Using a species distribution model to guide NSW surveys of the long-footed potoroo (Potorous longipes)

Mareshell Wauchope-Drumm*, Joss Bentley, Linda J. Beaumont, John B. Baumgartner, David A. Nipperess

*Corresponding author for this work

Research output: Contribution to journalArticle

Abstract

Knowledge of threatened species’ distributions is essential for effective conservation decision-making. Species distribution models (SDMs) are widely used to map species’ geographic ranges, identify new areas of suitable habitat and guide field surveys. In New South Wales (NSW), Australia, there are grave doubts about whether populations of the critically endangered long-footed potoroo (Potorous longipes) remain extant, and identification of occupied sites is a high priority for its conservation. We used an SDM (Maxent) to identify regions in NSW that may have suitable habitat for the potoroo. The SDM was built with seven climate layers and had strong predictive performance (cross-validated AUC = 0.94). We then combined this information on habitat suitability with vegetation and topography, to identify 58 survey sites across NSW. From April 2016 to May 2017, we undertook six field trips deploying six to eight cameras at each site for 52–63 days, resulting in 25 120 camera trap nights. A total of 215 759 images captured 43 native and feral animal species, but no long-footed potoroos. Following the survey, newly available, independent presence and absence data were used to validate our model. A Kruskal–Wallis H test indicated that habitat suitability values were significantly higher at presence locations than absence locations (= 58.66, d.f. = 1, < 0.001). Finally, we refitted the Maxent model with the new data and identified additional regions that future surveys could explore. We conclude, however, that if the long-footed potoroo remains extant in NSW, it is extremely rare.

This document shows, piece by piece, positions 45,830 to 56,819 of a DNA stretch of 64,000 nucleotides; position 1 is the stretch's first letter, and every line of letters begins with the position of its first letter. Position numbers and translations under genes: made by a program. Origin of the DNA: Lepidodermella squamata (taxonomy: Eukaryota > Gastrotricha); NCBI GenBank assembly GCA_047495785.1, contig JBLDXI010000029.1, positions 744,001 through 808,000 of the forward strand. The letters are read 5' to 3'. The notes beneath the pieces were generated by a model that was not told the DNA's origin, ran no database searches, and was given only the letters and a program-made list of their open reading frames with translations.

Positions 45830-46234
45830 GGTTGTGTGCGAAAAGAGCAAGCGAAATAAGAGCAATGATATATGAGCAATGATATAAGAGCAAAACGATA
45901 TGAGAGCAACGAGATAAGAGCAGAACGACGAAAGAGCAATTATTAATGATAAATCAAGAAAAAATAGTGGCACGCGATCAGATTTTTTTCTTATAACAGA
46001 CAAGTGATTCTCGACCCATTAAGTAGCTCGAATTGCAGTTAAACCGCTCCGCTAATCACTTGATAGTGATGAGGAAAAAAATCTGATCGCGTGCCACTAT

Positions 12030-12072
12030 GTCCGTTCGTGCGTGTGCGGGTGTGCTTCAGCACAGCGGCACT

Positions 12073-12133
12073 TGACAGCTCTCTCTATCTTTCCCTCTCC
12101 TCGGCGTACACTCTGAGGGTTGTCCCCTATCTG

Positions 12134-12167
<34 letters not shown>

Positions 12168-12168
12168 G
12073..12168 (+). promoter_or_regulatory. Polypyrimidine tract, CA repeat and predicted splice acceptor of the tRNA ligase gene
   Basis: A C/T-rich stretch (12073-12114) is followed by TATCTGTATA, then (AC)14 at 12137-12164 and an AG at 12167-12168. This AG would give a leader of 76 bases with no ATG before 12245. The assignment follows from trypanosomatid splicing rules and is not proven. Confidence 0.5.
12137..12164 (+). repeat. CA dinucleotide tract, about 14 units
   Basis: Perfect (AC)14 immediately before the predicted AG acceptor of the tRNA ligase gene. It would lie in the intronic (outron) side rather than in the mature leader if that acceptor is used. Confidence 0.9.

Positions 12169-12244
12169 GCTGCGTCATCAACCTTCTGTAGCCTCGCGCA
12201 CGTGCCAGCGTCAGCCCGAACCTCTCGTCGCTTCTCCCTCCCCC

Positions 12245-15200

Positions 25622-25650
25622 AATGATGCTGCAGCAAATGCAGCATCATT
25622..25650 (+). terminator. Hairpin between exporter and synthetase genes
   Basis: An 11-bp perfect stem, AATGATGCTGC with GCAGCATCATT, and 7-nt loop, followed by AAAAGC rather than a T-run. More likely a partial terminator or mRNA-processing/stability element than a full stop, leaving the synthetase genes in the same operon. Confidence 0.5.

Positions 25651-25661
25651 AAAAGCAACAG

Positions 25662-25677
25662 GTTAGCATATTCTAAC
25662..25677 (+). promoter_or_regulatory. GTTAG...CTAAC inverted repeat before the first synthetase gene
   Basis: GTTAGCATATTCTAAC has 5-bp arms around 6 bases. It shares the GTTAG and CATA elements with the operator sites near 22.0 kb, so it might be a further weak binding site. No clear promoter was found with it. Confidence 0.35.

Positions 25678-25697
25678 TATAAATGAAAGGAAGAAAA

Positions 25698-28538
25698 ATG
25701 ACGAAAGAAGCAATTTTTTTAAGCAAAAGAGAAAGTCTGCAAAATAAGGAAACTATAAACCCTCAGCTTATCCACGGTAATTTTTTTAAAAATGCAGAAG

Original languageEnglish
Pages (from-to)15-26
Number of pages12
JournalAustral Ecology
Volume45
Issue number1
Early online date30 Oct 2019
DOIs
Publication statusPublished - Feb 2020

Keywords

  • conservation biology
  • Maxent
  • presence-only model
  • species distribution model
  • threatened species

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